Will Alsop has told the AJ he is not leaving the daily grind of architecture for the money
The founder of Alsop Architects, Will Alsop, announced last week he was walking away from the day-to-day world of architecture to pursue his love of painting.
Explaining the move, Alsop said: ‘I’m not doing it for the money. If I was I would be in deep shit.’
The Stirling Prize-winning enfant terrible of British architecture will continue to work for the firm, which has been owned by parent company Archial (formerly SMC) since 2004, in a consultancy role.
‘This decision has nothing to do with the economic downturn [either],’ said Alsop. ‘I went to art school before architecture school and want more time than just weekends to paint.’
Alsop revealed that the lack of new public projects contributed to his decision. ‘Over the last five years I’ve found it very difficult to get on any public projects or even on the lists. Am I doing anything for the Olympics? The answer is no. It sounds paranoid. But I’m fed up with the whole procurement system, particularly in London.
‘If you are not in the little black book you don’t get anything. It has led to using dull architects and dull architecture,’ he added.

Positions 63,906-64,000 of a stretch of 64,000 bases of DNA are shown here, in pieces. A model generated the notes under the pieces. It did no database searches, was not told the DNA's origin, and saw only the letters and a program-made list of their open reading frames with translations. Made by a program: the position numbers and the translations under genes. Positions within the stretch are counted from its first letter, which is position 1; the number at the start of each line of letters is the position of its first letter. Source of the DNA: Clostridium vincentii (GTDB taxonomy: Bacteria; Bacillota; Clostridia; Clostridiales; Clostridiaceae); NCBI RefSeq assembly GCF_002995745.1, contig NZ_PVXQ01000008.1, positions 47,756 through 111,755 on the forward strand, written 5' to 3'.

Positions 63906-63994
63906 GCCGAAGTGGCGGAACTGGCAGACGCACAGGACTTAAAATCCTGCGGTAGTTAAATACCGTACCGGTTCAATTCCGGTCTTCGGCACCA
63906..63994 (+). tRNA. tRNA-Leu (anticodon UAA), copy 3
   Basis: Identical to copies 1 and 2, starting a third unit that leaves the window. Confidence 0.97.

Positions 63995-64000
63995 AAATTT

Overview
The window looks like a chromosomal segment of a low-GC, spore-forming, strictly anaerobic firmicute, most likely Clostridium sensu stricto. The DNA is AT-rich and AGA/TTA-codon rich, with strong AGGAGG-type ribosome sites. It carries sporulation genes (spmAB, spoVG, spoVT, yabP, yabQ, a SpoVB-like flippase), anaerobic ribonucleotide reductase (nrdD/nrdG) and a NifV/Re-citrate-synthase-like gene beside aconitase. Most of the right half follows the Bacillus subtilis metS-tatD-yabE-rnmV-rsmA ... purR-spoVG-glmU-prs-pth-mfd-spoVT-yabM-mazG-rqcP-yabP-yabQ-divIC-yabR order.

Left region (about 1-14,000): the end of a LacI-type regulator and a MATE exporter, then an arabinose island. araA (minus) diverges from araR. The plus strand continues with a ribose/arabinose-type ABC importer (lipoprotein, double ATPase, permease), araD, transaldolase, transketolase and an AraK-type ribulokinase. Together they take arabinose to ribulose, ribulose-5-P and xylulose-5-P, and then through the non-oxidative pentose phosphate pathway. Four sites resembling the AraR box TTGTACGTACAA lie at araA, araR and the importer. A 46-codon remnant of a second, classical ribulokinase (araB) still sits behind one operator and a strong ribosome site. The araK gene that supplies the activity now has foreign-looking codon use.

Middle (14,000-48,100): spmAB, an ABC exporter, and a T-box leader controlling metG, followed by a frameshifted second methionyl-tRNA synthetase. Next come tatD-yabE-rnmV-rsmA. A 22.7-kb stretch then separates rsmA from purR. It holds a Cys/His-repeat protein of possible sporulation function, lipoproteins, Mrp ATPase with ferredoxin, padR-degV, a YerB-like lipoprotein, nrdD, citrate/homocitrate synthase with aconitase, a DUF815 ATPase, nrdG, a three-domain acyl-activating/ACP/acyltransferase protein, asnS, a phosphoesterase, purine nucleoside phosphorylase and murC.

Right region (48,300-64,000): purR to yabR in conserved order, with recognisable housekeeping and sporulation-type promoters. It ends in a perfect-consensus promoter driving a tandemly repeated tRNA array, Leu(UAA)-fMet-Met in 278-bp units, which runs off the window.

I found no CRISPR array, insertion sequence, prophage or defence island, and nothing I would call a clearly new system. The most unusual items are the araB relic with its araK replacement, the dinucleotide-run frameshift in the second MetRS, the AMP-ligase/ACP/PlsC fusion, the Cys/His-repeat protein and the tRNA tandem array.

Despite his ‘shift’ towards painting, Alsop admitted he would be keen to try his hand at healthcare.
He said: ‘I’d still like to do a hospital. But if you haven’t done a hospital you never get to do one. The ones that have been done are not very good. They don’t make you better. They make you ill even before you get in.
He went on: ‘My advice to younger architects would be to get on a plane and go elsewhere.
‘When I first started in Germany I had no track record. But nobody asked what I’d done before. That didn’t worry them. They were buying your ideas and approach.’
Alsop has just designed a coffee spoon and cup for Italian company Alessi and recently worked on the design for Blackfriars Investments’ £250 million Thames-side hotel, which will replace the existing No 2 Puddle Dock office building and the Mermaid Conference Centre in the City of London.
In his role as a consultant, Alsop will continue to work with clients to the concept stage. He added: ‘Clients have been OK with it. They know will get me when I need to be there. I’m not going to let something I don’t like go out [from the practice] with my name on it.’
Alsop Architects will continue to practice under the leadership of Duncan Macaulay.
As to when his first new wave of pictures will be revealed to the public, Alsop concluded: ‘I’ll put on an exhibition when I’m ready.’